Today, Apple will announce some new iPhones. Before the year is through, it will sell tens of millions of these phones worldwide, with each sale averaging a price any other smartphone maker could only dream of. Around a month from now, Google will offer its retort, in the form of the Pixel 4. The Pixel 4 will not be the source of any grand claims about sales figures, because Google will probably be lucky to even crack a million units before 2019 ends, if the Pixel 3’s struggles are any sort of evidence.

After three years and soon four generations of Pixel smartphones, Google has failed to generate meaningful marketplace traction for its in-house smartphone brand. It has even reneged on its own promise to keep the Pixel brand “premium” by launching two mid-range smartphones, the Pixel 3a and 3a XL, earlier this year. Both offer comparable performance to Google’s much more expensive Pixel 3 and 3 XL in the Pixel’s core performance metric: photography. This has rightly raised concerns that the Pixel team’s desperation to expand its market footprint is now threatening to cannibalize what high-end sales it does generate, as well as undercut the launch of the next generation of its phones.

The Pixel 4 promises to bring even more powerful photographic prowess to Google’s phones, offering two rear-facing cameras (a first for a Google smartphone) and likely a form of hybrid zoom that will allow the Pixel to shoot photos at an effective 8x magnification. This is in addition to a slew of rumored camera features that will almost certainly be launch-exclusive to the Pixel 4, with some eventually trickling down to the Pixel 3 and 3 XL via software updates (and, next year, probably to the Pixel 4a). The other notable feather in the Pixel 4’s cap will be the next generation version of the company’s digital assistant, which Google has hyped as a truly huge leap in both experience and performance over its current incarnation. It will also be the first Android phone to use an OS-native secure face unlock (previous iterations haven’t worked with things like Google Pay or biometric auth in 3rd party apps), as well as integrate Google’s Soli radar-powered gesture controls. All of these features play to what it is increasingly clear is Google’s greatest strength over its competitors: AI and machine learning. What is less clear is how much consumers care about these features, or how unique they are in the grand scheme of things.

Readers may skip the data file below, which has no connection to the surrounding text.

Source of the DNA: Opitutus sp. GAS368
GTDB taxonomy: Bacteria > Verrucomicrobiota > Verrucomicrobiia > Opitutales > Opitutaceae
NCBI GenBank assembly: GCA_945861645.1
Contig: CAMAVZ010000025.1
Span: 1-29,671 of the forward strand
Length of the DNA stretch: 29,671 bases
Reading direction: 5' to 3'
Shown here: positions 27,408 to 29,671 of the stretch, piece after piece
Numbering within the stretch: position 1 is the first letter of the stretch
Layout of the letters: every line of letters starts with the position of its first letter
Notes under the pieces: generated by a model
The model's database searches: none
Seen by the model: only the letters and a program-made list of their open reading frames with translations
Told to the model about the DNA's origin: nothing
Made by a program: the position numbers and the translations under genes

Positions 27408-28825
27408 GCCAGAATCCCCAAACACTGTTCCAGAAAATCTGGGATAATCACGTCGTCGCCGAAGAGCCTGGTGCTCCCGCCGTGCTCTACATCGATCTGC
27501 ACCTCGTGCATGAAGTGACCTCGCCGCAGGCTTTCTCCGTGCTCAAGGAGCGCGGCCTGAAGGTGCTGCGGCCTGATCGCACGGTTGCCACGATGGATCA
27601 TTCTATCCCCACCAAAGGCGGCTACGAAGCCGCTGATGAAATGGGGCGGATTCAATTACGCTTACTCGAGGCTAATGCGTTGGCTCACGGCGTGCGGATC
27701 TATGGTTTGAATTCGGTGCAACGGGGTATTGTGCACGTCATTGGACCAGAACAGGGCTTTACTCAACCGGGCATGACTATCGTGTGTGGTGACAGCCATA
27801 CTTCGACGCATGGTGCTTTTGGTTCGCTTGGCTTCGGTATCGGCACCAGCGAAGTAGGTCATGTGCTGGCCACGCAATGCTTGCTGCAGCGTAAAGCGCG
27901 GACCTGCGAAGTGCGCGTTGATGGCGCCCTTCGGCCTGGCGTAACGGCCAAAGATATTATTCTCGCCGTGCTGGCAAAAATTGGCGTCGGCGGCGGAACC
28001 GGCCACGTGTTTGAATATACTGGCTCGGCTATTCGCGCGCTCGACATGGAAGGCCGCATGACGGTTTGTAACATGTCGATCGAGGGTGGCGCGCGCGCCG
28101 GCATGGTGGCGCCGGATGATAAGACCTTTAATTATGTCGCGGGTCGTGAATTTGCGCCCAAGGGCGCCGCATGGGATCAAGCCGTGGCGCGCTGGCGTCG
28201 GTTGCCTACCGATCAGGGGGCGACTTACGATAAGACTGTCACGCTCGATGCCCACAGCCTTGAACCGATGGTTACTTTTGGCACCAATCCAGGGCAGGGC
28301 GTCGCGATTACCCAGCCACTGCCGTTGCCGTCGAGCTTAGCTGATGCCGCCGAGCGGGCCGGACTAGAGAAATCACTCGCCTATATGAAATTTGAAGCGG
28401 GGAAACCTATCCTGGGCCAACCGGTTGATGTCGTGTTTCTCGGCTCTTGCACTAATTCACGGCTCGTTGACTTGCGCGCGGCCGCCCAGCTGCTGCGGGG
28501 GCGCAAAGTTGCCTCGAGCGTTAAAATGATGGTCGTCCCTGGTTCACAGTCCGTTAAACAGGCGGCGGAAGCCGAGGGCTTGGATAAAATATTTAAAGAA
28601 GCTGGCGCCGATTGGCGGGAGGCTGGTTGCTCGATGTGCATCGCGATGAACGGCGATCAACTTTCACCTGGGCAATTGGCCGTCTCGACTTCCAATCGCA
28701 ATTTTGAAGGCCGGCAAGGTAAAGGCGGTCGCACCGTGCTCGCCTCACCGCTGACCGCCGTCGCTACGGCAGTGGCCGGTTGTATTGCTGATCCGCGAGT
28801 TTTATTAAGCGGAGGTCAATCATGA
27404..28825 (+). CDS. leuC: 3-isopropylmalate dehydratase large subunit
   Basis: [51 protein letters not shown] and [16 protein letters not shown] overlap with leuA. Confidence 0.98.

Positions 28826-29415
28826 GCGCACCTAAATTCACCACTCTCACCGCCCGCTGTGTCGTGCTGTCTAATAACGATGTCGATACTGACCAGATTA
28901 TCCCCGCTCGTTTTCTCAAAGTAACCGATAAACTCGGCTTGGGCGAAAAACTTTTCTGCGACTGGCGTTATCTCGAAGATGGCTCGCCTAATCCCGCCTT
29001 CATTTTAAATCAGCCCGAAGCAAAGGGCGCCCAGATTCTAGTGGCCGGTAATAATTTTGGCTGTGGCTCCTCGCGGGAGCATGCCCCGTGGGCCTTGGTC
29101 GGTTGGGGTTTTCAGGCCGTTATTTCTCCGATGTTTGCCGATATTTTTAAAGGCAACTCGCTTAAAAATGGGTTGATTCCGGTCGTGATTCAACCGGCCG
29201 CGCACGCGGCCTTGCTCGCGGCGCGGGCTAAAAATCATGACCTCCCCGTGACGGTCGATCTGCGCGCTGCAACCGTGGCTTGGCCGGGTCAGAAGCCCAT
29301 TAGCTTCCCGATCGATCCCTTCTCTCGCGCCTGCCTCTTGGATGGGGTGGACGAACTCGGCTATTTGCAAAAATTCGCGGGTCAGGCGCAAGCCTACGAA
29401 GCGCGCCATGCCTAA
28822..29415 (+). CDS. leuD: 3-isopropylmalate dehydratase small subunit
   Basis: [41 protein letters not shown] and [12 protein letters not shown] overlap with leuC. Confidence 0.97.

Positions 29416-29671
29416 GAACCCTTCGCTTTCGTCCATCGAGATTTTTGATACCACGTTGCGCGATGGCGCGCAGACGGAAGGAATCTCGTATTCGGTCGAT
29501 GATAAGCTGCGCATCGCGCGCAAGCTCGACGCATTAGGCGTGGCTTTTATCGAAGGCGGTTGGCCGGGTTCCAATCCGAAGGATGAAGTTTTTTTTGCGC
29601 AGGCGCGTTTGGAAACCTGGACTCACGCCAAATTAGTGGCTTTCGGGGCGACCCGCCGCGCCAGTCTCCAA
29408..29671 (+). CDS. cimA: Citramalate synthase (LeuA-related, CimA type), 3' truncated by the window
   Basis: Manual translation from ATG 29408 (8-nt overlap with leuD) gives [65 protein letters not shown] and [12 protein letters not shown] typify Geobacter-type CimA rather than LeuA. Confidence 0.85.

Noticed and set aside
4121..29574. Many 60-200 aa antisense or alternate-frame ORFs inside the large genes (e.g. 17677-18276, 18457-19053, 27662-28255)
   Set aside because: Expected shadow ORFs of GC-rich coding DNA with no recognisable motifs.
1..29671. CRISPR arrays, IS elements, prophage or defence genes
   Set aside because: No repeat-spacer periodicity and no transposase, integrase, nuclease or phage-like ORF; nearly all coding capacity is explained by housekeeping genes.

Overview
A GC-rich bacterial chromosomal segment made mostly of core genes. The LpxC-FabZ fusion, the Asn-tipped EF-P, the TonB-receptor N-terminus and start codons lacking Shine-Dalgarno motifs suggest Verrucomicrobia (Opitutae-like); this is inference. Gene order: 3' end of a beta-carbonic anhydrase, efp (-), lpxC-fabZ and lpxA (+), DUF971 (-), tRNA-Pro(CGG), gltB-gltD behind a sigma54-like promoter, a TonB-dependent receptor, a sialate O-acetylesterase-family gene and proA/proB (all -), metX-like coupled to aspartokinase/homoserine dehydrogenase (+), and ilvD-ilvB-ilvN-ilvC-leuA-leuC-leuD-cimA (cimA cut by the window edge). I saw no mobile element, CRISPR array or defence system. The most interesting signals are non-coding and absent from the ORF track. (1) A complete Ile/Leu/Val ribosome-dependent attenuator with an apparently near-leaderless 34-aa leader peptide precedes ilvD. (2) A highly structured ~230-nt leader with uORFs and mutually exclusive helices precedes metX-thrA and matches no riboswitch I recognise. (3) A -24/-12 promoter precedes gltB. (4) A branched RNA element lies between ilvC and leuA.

Huawei’s P30 Pro takes truly excellent zoom photos with its triple camera array. Many phones today feature simple camera face unlock that will likely be far faster (if much less secure) than Google’s IR projector dot technology, which is similar to that used on the iPhone. Given these phones have fingerprint scanners as well — it seems the Pixel 4 does not — they also offer a more flexible biometric authentication model. As to Google’s next-gen Assistant, the same experience will probably be available on Android phones from Samsung and others some time next year, after Google gives the Pixel its now-customary exclusivity window. And we can probably forget about Google competing on price, especially now that it has the cheaper Pixel 3a to point to as a budget-friendly alternative.

With consumers replacing their smartphones less and less frequently, the battle for their attention has become ever more cutthroat. Samsung launched the $1100 Galaxy Note10+ last month with exceptionally aggressive trade-in offers, with up to $600 in immediate discounts on offer if you traded in a Pixel 3, Galaxy S10 or Note9, or any model of iPhone X. While Samsung’s handsets are notoriously bad at holding their resale value (due in large part to these promotions), they’re still great smartphones. Someone coming from a Pixel 3 would have been able to upgrade to a Galaxy Note10 for just $400 this year, and it’s exceptionally unlikely Google will offer such steep discounts to lure customers to the Pixel 4. Last year, the Google Store valued the Pixel 2 XL at a pathetic $325 as part of its trade-in promotion for the Pixel 3. That price matched what Apple was willing to pay on trade-in when switching to the iPhone, but Google must do better here if it’s going to get the attention of consumers on a value basis.

Google does have tools at its disposal. Alphabet is currently sitting on the largest cash reserves of any company on the planet — cash that could be used to subsidize growth of the Pixel smartphone unit by undertaking more aggressive marketing, promotions, and pre-order discount offers. But if Google’s behavior in the past has been any indicator, it has been reluctant to provide any discount on its Pixel phones until after they’ve launched, instead letting carrier partners like Verizon take the lead on special sales. Last year, Google infamously chopped $200 off the just-launched Pixel 3 XL on Black Friday, angering customers who had mere weeks earlier paid the full $900 MSRP. Such strategies show a company still struggling to understand the wild west of consumer electronics retail, and paint the Pixel’s sales team in a particularly poor light. The 3 XL Black Friday debacle in particular seems one of borderline incompetence.

While I consider myself a fan of Google’s Pixel phones for their unfettered software and consistently stellar still imaging performance, I have no illusions about the Pixel as a business unit: it is doing very badly. Without radical changes to the company’s sales and promotional strategy, international expansion, and a more aggressive willingness to keep core features out of the hands of competitors like Samsung, I’m unsure how Google can ever hope to be a meaningful player in the larger smartphone market. We all take our annual jabs at Apple’s many “innovations” with each iPhone launch, but let’s remember: Apple earned its way to the top. Four generations in (eleven, if you count Nexuses), Google still seems to be struggling to get off the ground floor.